Barbican to weed out racism after some staff presumed ‘all black artists smoke cannabis’

The Barbican Centre is to introduce compulsory anti-racism training after a review heard claims that some staff members believe "all black artists smoke weed".

Employees reported "stereotypical assumptions about race", racist and sexist comments, bullying and "belittling of women of colour’s achievements" within the London arts organisation.

Among the concerns was a lack of diversity among senior Barbican executives, who were described as predominantly "British, male, white and middle/upper class, many of whom have been Oxbridge-educated".

The report, conducted by law firm Lewis Silkin, included interviews with 35 of the Barbican’s 350 members of staff and 10 written submissions. Only eight were people of colour.

Among the allegations was that "assumptions are often made by Barbican staff members about artists of colour, for instance that all black artists smoke weed".

‘This investigation makes tough reading’

A theme arising from the review was concern that, because Barbican curators are predominantly white men, the artistic programme "is delivered through the prism of their white male perspective".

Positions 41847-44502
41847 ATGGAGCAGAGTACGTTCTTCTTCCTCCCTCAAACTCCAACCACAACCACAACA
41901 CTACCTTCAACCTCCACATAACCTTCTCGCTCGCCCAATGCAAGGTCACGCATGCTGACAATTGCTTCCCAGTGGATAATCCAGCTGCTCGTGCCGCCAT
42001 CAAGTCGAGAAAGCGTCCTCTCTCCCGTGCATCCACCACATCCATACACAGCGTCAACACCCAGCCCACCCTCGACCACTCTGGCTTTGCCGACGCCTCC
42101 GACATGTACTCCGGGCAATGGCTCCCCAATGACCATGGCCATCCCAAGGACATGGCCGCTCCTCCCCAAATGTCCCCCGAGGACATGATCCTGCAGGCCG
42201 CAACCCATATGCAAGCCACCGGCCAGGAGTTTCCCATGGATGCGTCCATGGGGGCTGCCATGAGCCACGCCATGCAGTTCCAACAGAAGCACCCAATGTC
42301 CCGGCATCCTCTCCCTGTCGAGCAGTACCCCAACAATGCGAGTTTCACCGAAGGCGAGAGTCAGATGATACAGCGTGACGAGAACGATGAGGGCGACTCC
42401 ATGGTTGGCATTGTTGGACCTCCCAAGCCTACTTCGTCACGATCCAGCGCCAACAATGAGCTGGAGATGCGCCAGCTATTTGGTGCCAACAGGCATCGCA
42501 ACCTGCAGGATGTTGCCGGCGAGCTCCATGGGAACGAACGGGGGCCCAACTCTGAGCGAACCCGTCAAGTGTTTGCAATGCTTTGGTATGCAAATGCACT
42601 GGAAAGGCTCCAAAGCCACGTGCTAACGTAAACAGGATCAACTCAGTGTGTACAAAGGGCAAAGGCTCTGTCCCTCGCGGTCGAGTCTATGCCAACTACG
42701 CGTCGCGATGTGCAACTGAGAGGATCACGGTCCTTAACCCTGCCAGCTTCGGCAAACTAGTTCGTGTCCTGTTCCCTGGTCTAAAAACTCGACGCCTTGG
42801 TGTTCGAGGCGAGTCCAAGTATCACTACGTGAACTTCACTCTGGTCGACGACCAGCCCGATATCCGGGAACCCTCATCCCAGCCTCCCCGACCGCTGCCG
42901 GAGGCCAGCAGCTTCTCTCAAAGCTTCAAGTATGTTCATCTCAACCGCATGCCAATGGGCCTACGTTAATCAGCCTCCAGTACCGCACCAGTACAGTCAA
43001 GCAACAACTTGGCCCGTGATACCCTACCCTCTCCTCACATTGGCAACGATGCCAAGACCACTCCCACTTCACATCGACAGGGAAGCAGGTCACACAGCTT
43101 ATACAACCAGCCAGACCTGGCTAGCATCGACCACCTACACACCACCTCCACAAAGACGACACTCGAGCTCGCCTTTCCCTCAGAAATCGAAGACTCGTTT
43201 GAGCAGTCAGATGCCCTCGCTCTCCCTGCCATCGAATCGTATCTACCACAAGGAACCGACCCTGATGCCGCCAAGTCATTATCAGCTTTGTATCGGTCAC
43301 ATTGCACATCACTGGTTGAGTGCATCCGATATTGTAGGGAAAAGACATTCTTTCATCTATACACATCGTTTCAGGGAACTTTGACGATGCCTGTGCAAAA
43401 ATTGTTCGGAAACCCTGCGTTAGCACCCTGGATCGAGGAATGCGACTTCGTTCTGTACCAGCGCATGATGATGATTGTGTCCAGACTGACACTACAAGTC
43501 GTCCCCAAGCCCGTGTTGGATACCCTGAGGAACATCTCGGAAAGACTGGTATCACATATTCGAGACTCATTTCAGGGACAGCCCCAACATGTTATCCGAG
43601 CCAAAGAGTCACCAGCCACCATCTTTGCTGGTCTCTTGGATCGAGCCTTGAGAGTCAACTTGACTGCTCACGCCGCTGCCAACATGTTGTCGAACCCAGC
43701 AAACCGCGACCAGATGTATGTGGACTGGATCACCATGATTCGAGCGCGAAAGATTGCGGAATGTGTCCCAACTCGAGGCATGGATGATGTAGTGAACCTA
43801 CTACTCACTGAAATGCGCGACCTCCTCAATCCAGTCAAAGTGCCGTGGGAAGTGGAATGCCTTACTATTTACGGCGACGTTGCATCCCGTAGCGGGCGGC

The independent review was launched after staff produced a collection of alleged racist and offensive incidents under the title "Barbican Stories".

In response to the latest report, the Barbican’s leaders said they would order compulsory diversity and inclusion training "to be rolled out from the top down".

Tom Sleigh, the chairman of the Barbican Centre Board on behalf of the City of London Corporation, said: "This investigation makes tough reading. All of us want the Barbican Centre to be a truly diverse and inclusive organisation.

"Racism and discrimination have no place in the Barbican Centre or anywhere else in our society. So, on behalf of the entire Barbican board, I apologise to any member of staff, both former and current, who has experienced this unacceptable behaviour."

Will Gompertz and Sandeep Dwesar, the interim joint managing directors of the Barbican, said in a statement: "It is our ambition to create a truly inclusive and diverse organisation, and we’re sorry for the pain and distress experienced by those who shared their lived experiences."

Leave a Reply

Your email address will not be published. Required fields are marked *